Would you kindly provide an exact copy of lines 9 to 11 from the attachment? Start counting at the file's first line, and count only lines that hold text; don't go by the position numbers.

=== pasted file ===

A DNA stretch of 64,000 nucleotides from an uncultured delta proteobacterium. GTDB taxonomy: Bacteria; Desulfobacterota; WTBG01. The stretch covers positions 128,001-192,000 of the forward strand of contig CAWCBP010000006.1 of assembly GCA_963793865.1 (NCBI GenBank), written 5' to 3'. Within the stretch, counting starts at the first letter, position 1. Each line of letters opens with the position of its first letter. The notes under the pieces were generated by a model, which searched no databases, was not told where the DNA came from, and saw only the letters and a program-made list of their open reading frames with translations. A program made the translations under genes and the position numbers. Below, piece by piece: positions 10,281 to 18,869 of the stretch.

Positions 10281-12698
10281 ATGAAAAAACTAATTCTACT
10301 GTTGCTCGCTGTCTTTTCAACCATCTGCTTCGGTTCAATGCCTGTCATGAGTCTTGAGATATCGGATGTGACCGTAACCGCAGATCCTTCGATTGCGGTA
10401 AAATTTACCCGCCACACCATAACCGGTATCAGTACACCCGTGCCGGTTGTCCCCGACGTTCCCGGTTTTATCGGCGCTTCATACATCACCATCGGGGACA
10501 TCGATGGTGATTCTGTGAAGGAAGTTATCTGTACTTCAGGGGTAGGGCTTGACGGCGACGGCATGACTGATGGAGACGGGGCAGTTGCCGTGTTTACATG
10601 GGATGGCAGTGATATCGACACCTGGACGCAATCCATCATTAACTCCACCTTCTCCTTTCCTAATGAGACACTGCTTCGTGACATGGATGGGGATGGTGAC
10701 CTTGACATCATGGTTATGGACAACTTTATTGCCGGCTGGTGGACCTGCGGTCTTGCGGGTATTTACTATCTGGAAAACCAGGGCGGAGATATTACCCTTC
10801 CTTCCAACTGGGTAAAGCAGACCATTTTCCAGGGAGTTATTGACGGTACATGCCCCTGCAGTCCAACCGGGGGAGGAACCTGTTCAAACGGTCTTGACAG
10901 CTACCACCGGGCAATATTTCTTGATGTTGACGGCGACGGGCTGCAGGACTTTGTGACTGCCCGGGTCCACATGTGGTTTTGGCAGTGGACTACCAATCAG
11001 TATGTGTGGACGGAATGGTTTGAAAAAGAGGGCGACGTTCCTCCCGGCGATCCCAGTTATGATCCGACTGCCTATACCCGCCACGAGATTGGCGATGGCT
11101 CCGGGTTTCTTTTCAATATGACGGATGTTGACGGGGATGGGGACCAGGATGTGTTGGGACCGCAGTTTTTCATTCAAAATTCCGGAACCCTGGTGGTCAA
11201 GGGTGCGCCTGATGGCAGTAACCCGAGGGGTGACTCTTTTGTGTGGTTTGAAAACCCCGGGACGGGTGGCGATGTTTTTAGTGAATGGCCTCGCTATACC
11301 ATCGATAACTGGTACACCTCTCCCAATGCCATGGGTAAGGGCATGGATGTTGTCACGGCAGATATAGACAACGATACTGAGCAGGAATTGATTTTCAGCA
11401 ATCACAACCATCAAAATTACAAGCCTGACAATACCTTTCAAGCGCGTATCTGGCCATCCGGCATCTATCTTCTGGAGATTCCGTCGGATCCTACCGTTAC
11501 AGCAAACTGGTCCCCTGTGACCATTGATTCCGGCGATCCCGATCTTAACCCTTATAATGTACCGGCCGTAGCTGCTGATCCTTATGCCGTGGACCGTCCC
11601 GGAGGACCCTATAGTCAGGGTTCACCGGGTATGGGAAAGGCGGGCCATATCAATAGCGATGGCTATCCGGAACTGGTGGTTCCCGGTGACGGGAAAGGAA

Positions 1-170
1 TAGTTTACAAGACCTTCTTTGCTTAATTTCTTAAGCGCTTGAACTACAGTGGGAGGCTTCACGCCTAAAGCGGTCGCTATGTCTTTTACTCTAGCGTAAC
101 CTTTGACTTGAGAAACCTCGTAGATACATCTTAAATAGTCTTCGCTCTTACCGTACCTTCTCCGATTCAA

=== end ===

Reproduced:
10801 CTTCCAACTGGGTAAAGCAGACCATTTTCCAGGGAGTTATTGACGGTACATGCCCCTGCAGTCCAACCGGGGGAGGAACCTGTTCAAACGGTCTTGACAG
10901 CTACCACCGGGCAATATTTCTTGATGTTGACGGCGACGGGCTGCAGGACTTTGTGACTGCCCGGGTCCACATGTGGTTTTGGCAGTGGACTACCAATCAG
11001 TATGTGTGGACGGAATGGTTTGAAAAAGAGGGCGACGTTCCTCCCGGCGATCCCAGTTATGATCCGACTGCCTATACCCGCCACGAGATTGGCGATGGCT